‘I know, da. It’s a nice feeling to be earning some good, honest money for a change,’ Graham said. His mouth was dry from shovelling in the arid mashed tatties. He thought he might celebrate with a nice glass of fizzy juice for a change. That notion passed quickly though and he opted for a glass of water as usual. He didn’t want to be up all night, after all.

‘How much did you make today then, son,’ his maw asked, ‘hope ye got some nice tips.’

‘Mary, fur chrissakes. Ye cannae be asking the boy how much he’s earning. Ya cheeky cow,’ Graham’s da said.

‘Wit? I need to know how much am gonnae be getting for dig money,’ his maw retorted.

Graham allowed himself a rare chuckle at his maw and da’s wee fight. ‘Well it’s early days, I’m still figuring out the best areas but, after paying for diesel, I’ve walked away with thirty quid,’ he smiled.

His da spat a mouthful of mince back on to his plate. ‘Fuck sake, son. Yer auld maw would make more than that punting her arse to the lowest bidder!’

At Graham’s first photoshoot, he posed awkwardly in front of his taxi. He sat on the bonnet, his arms crossed and flashed his trademark squinty teeth at the camera. Terry stood behind the photographer laughing and shouting encouragement at Graham. After striking a few more poses, it was time for Graham’s first interview as a taxi driver.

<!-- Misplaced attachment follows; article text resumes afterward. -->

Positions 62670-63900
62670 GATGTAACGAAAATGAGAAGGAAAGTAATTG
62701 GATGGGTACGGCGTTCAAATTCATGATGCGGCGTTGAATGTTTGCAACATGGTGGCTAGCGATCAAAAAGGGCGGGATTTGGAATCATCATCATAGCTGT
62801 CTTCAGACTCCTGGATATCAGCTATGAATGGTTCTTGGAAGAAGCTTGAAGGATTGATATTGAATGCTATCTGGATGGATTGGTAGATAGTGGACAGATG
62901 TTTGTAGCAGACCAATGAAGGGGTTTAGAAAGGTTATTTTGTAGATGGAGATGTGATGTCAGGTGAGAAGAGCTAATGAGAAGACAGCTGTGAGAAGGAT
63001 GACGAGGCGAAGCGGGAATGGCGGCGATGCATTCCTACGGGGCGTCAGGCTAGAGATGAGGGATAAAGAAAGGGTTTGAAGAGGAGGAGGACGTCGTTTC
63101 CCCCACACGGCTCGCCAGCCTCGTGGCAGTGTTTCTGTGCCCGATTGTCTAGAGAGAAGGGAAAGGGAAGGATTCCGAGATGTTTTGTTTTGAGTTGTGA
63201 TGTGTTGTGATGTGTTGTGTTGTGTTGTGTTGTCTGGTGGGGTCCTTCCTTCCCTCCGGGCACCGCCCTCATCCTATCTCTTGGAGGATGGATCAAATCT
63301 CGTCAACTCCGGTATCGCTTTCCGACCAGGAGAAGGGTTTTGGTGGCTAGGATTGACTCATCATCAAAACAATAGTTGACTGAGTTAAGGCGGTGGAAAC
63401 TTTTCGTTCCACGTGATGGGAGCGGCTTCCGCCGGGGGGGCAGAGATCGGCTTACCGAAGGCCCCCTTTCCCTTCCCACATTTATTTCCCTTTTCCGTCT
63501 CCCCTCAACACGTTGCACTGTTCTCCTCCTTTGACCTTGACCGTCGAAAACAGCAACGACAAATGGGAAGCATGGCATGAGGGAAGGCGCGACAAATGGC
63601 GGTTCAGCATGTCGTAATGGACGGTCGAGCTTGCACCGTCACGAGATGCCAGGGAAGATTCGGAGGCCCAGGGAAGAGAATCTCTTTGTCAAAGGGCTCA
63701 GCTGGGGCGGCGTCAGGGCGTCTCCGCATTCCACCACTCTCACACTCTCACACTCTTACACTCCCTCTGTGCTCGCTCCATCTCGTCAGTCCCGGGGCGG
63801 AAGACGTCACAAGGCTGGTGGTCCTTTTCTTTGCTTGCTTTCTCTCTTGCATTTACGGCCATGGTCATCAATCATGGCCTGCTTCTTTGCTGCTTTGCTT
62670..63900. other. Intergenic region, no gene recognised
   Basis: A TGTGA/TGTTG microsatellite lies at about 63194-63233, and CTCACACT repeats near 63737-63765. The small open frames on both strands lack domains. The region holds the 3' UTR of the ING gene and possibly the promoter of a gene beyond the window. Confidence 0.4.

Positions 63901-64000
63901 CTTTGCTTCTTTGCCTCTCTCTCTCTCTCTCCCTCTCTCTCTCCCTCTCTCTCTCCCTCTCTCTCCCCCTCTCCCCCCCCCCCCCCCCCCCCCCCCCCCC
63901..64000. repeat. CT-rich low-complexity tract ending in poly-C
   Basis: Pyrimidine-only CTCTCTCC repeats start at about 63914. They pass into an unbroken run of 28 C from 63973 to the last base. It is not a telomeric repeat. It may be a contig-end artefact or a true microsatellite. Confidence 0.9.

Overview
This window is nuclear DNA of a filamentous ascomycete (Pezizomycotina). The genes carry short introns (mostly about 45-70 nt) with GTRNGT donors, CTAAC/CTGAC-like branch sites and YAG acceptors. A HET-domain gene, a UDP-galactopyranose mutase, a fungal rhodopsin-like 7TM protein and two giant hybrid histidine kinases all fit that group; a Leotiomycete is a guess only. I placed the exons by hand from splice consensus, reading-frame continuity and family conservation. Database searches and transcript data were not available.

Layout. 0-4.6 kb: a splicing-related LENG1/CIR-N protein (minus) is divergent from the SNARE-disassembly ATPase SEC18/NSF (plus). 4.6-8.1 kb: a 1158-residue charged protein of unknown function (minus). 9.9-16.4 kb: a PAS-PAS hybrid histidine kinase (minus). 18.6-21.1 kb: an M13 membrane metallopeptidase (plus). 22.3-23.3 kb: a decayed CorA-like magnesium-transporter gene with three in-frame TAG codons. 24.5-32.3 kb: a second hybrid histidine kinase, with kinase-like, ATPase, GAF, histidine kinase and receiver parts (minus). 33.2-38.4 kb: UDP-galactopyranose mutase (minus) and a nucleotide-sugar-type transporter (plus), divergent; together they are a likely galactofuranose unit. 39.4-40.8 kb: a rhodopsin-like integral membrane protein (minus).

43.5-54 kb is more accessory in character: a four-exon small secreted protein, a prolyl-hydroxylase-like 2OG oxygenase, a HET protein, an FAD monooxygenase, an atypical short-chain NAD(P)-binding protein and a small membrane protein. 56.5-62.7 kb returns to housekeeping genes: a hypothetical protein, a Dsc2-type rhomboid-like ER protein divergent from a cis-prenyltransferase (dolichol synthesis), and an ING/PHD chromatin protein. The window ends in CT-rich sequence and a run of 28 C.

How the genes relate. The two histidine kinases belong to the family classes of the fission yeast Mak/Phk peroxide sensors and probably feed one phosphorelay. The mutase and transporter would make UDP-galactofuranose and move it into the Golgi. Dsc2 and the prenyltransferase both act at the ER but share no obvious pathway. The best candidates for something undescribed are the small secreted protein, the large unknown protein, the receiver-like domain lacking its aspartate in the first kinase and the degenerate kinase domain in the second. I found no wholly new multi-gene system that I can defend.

‘So, Graham,’ the interviewer, Jenna, said. She got herself comfortable in the chair and opened her notebook on her lap. ‘You really are big news just now since you retired from football at such a young age to become a taxi driver. What everyone wants to know is, why?’

‘Um, I wanted to quit football so I did and I wanted to become a taxi driver – so I did,’ said Graham. His monotonous voice hung heavy in the air. The interviewer couldn’t help but let out a yawn. Silence filled the room. Jenna apologised and painted a fake smile across her face as she waited for Graham to continue. He didn’t. Terry thought to himself that if they were in some shitty American sitcom there would be the sound of crickets chirping in the background. He had to intervene.

‘Hi, I’m Terry. I’m Graham’s agent,’ he said, pulling a stool over next to Graham. ‘I think what Graham would like people to know is that he had become, shall we say, disillusioned with football. Yes, he’s had a glittering career, he’s won everything, he’s earned a good living from the game but that’s not what Graham’s after. He’s after real . . .’ Terry snapped his fingers as he searched for the right word. ‘Fulfilment. Aye, that’s it. He’s after happiness. He’s a grafter at heart, is oor Graham. He needs to be working hard tae be happy. He’s just an old-fashioned Glaswegian man. Bit like masel to be honest.’